Shadow Edge Lithography for Fabrication of Nanoscale Structures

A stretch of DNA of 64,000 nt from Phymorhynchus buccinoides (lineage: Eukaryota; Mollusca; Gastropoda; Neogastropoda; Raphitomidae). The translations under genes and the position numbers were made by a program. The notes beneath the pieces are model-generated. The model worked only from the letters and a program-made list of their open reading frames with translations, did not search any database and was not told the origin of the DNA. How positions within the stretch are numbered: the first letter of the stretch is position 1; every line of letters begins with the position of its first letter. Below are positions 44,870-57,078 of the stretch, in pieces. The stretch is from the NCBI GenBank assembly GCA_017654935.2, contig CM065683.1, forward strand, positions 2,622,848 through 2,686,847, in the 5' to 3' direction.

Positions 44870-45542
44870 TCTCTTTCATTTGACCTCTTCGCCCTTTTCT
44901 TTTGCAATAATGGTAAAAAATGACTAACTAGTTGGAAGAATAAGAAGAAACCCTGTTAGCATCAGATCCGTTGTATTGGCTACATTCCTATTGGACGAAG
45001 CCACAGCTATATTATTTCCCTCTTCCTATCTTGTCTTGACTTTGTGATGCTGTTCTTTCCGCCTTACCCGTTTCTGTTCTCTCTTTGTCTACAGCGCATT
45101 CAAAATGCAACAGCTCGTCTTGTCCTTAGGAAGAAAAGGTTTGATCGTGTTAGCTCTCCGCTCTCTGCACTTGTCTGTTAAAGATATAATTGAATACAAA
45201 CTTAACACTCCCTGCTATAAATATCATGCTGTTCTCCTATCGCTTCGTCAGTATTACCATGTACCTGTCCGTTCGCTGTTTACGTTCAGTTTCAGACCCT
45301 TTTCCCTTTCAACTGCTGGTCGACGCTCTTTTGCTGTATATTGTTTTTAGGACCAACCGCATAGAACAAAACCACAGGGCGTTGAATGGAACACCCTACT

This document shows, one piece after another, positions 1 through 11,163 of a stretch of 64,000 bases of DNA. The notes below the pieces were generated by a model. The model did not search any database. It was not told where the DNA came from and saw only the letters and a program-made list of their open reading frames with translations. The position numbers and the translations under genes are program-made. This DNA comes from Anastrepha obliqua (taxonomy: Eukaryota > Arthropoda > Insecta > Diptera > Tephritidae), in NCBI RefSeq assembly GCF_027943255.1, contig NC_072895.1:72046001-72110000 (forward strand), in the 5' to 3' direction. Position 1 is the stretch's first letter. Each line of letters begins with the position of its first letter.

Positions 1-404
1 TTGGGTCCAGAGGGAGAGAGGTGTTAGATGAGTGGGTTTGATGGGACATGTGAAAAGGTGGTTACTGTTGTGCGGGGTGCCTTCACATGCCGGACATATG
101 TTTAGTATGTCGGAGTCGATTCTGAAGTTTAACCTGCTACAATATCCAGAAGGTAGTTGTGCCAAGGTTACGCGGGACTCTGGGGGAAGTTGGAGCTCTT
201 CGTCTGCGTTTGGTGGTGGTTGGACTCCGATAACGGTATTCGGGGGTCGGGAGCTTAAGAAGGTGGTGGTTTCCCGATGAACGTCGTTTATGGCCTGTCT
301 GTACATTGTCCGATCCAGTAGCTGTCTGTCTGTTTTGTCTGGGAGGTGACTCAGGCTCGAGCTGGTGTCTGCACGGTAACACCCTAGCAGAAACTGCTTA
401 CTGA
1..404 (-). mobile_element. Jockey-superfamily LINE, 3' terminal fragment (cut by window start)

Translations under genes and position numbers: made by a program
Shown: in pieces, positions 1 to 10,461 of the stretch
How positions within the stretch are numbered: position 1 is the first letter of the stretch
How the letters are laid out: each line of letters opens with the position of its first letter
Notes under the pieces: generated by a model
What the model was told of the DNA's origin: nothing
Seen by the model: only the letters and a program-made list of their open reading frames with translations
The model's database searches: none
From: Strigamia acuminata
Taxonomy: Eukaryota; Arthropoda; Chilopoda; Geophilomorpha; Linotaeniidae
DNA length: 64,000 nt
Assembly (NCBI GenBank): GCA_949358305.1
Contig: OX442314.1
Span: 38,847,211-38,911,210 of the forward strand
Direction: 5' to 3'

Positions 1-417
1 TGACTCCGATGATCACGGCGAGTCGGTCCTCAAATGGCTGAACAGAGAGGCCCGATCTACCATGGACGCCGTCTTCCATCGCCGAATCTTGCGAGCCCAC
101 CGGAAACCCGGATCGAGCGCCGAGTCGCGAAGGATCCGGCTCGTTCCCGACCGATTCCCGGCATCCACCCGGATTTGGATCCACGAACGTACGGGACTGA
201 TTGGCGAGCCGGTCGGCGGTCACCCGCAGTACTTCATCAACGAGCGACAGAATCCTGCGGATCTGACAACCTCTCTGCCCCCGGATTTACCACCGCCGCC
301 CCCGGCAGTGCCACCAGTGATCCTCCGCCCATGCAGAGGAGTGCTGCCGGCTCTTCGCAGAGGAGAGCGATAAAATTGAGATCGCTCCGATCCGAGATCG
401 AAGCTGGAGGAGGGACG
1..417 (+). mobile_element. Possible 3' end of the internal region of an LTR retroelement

Introduction Fabrication of structures at dimensions below 45 nanometers (nm) is a challenge facing commercial semiconductor and emerging nanofluidic devices. The ability to create nanochannels, nanowires, nanodots, and nanogaps will open up a new generation of components for electronic and biotechnology applications. Technology description By combining conventional photolithography with established shadow lithography, researchers at the University of Washington have developed a technique to create features at sizes as small as 2 nm. The technique utilizes an off-normal angle of incidence in an e-beam evaporation chamber to create positive structures such as nanowires, as well as negative structures like nanochannels and nanopores in Si. Business opportunity The ability to fabricate features below 32 nm will determine whether the microelectronics industry can continue to follow Moore’s Law and keep pace with growth projections of over $400 Billion by 2010. Conventional photolithography will reach its effective limit in the next three years, and new methods are needed to meet the demand for shrinking feature sizes and denser packing of integrated circuit elements. In addition, burgeoning growth in nanotechnology requires innovative approaches to produce structures that will enable such products at implantable nanoscale drug delivery devices, high-throughput genetic analysis devices, and nanofluidic-based lab-on-a-chip analytical systems. Stage of development The feasibility of shadow edge lithography has been experimentally demonstrated, and the results indicate that scalability to production-volume processing is possible. Intellectual property position U.S. and foreign patent protection for this technology is pending.
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